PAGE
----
Human Evolution Has Stopped – Hanneke Schuitemaker
Not enough viable notes, wait on the rest.
Reprodutiopia – Joyce Nabuurs
Joyce Nabuurs mainly talked about the idea of an artificial womb, which would also be discussed in the following lecture. She listed Tarnier’s Incubator as an early example, as well as modern-day incubators, but was more interested in one that would replace the entire pregnancy process.
Childbirth and its methods could be finely manipulated. She mentioned a woman who was interested in giving birth to a dolphin, and the fact that this could be possible.
Along with this discussion, she showed a graph. On the x-axis, one could see the distinction between ‘born’ and ‘made’, while the distinction between ‘beyond control’ and ‘controlled’ was shown on the Y-axis. The extremes for ‘born’ were the Weather (beyond control) and bananas (controlled), while the extremes for ‘made’ were the Internet (beyond control) and the Phone (controlled). While the concept for birth was, at the moment, close to the middle, it was implied that through the various methods of artificial wombs and altered childbirth, pregnancy as a whole could be controlled. Through genetic manipulation, it would even be possible to create babies for same-sex couples, which could be birthed either in a person or through ectogenesis, a process mentioned here but also elaborated upon in the following lecture.
Babies in Bubbles – Dr. Lily Frank
A distinction was made between hard and soft impacts of tech, though for this lecture, we will only need to describe one:
Soft Impacts of technology are qualitative, unpredictable, and morally ambiguous effects that technological advancements have on this world.
Technology is shaped by values and norms, but also shapes values and norms. This is why the idea of ectogenesis, out-of-body pregnancy, would have a significant effect on how we think. Ectogenesis was imagined as ‘Babies in Bubbles’ connected to life support systems.
It could be possible that we create a sort of “moral obligation” to comply with such an idea, that women ‘need to’ make use of ectogenesis. Many maternal choices would suddenly have moralization attached to them.
Because the fetus would no longer be reliant on its mother, the say the parents have over this fetus becomes 50/50 when dealing with things such as abortion, causing the position of the mother and father within a family to slightly shift. It is always said that biological mothers share an unreplicable bond with their child because it grows within them. This concept will also be shifted as these ectogenesis devices evolve and a fetus can grow up in a bubble next to your bed. While this bond can still exist, fathers will also be able to have it and the bond in general might be lessened due to the fact that there is less contact between fetus and parent, since the ectogenesis device could be left at home.
Maternal leave would absolutely be wrecked, which is a bit of a bummer.
The views on abortion would also begin to differ. A common argument of abortion is that, even under the assumption that the fetus has a right to life, a woman would still have the right to get an abortion because the right to life does not guarantee that one can use another person’s body to sustain one’s life, against that other person’s will. When transferring a fetus to an ectogenesis device becomes possible, this argument falls by the wayside and would make it more difficult for a woman who doesn’t want a child to have the right to secure fetus death. I hope that by then, the pro-choice movement has already advanced far enough to get rid of this idea.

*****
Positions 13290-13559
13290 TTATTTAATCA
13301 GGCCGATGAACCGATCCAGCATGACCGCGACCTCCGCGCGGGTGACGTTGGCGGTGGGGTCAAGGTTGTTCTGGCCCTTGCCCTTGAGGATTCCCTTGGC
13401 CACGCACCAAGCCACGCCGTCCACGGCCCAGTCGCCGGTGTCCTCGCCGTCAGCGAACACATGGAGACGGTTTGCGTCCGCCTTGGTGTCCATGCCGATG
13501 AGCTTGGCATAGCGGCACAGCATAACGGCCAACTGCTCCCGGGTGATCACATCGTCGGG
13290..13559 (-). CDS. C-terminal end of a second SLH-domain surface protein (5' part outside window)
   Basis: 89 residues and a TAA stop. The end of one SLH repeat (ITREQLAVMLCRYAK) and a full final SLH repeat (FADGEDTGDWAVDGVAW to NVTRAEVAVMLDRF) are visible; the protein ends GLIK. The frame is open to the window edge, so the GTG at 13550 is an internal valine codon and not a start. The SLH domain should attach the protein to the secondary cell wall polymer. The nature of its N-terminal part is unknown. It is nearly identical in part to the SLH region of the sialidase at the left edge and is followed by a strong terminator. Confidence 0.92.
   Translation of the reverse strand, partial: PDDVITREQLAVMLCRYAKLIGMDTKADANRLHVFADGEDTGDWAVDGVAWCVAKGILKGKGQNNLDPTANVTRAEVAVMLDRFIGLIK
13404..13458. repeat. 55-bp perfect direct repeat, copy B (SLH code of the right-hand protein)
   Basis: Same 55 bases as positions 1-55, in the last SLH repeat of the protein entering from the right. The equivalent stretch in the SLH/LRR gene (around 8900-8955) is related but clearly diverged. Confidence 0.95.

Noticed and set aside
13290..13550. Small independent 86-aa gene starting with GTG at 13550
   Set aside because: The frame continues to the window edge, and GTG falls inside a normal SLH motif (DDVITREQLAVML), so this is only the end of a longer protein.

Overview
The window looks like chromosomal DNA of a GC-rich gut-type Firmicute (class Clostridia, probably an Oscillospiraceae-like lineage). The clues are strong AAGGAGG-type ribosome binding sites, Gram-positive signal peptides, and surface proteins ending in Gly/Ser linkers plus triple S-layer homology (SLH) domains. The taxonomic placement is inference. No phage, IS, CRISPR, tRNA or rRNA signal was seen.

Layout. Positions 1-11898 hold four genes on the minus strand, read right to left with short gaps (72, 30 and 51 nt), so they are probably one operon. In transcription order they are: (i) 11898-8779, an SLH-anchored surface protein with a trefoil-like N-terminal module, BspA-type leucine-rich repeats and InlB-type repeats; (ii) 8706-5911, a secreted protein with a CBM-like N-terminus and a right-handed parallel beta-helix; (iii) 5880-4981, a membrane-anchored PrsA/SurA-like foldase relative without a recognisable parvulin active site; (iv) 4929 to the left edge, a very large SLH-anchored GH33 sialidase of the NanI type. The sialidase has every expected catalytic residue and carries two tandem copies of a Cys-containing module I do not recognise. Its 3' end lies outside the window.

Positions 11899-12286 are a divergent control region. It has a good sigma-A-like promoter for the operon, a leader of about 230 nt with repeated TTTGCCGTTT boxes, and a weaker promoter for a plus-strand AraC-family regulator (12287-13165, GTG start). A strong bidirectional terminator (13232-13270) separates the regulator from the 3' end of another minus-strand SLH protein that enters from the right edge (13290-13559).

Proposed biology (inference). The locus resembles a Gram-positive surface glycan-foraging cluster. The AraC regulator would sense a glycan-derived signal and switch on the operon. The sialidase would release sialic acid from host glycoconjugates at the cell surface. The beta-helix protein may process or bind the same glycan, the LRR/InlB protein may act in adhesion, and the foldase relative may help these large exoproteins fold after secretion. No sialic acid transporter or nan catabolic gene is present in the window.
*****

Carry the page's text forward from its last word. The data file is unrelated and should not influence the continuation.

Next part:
Challenging Medical Paradigms with Art – Kuang-Yi Ku
Kuang-Yi Ku, using his degrees in dentistry, social design and communication design, constructed futuristic apparati and buildings that he would imagine in the future, all with a focus on the concept of sexuality.
The first portion of his presentation went towards the explanations of the various functions the mouth has: Aesthetics, Eating and Speaking. He has a degree in dentistry made a lot of sense here, but it was swiftly afterwards that he added his own, fourth function to this, with the words:
“The function of “Sex” of oral cavity has never been mentioned in textbooks.”
This part of the presentation went on to explore the idea of technological advancements geared specifically towards sexual interaction, including a short showcase of his ‘Fellatio Modification Project’, which have received multiple international awards. The ideas ranged from click-on objects to genetical and plastic alterations, which I will dub the tongue piercing of the plastic surgery era.
A few of these were showcased with scientific drawings, while the physical alterations were displayed through pornography. While most of the latter flashed by in the span of 2-3 seconds, I did catch on to the fact that not all of those looked like they were involved with the aforementioned project.
Then, the lecture went on towards simpler topics: the sexuality of animals, particularly dogs and dolphins. He showed a large blueprint for a dog’s love hotel, including various ideas such as dog spray-on condoms. While it is harder to describe the whole concept in words, I found this one quite creative and well-constructed.
Then, he drifted away from his main topic slightly by talking about recreational centers for dolphins, though that did eventually loop back into it. The recreational center would have pufferfish so dolphins could get high, as well as various places where they could relieve sexual tension, including a place where visitors could help. I consider this less wise.
A notable quote was “How do we know if dolphins are experiencing sexual abuse?” I would not know, but it’s a thing worth thinking on.
This presentation was the strangest out of all of them, but it was definitely memorable.